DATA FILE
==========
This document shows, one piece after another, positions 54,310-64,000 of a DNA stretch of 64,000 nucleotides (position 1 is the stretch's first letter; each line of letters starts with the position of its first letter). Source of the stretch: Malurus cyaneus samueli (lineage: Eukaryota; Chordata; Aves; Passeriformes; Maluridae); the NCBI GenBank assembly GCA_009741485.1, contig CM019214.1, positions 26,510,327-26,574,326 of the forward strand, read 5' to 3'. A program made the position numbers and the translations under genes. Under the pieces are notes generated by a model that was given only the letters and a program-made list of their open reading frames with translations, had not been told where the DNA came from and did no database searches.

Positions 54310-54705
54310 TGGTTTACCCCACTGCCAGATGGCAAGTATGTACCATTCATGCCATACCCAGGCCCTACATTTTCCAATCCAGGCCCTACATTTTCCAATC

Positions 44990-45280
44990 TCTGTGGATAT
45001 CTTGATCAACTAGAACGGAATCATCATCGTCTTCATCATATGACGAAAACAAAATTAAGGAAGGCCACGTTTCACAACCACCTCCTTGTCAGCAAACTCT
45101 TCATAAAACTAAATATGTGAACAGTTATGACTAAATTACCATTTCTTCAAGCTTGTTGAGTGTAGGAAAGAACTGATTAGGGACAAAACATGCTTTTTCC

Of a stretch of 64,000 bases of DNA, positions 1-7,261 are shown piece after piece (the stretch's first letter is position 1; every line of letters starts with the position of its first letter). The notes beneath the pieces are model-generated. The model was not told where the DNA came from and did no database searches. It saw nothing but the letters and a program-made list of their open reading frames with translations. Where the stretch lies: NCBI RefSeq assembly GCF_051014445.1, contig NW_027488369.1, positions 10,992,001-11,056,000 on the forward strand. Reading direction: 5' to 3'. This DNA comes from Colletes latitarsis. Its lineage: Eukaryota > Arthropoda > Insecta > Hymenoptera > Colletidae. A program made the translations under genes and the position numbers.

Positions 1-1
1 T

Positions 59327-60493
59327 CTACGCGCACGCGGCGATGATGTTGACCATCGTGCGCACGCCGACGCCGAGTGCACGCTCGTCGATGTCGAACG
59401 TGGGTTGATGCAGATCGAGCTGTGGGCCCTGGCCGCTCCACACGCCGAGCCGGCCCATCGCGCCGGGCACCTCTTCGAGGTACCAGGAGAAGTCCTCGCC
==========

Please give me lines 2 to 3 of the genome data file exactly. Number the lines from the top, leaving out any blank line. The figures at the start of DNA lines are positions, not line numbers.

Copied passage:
Positions 54310-54705
54310 TGGTTTACCCCACTGCCAGATGGCAAGTATGTACCATTCATGCCATACCCAGGCCCTACATTTTCCAATCCAGGCCCTACATTTTCCAATC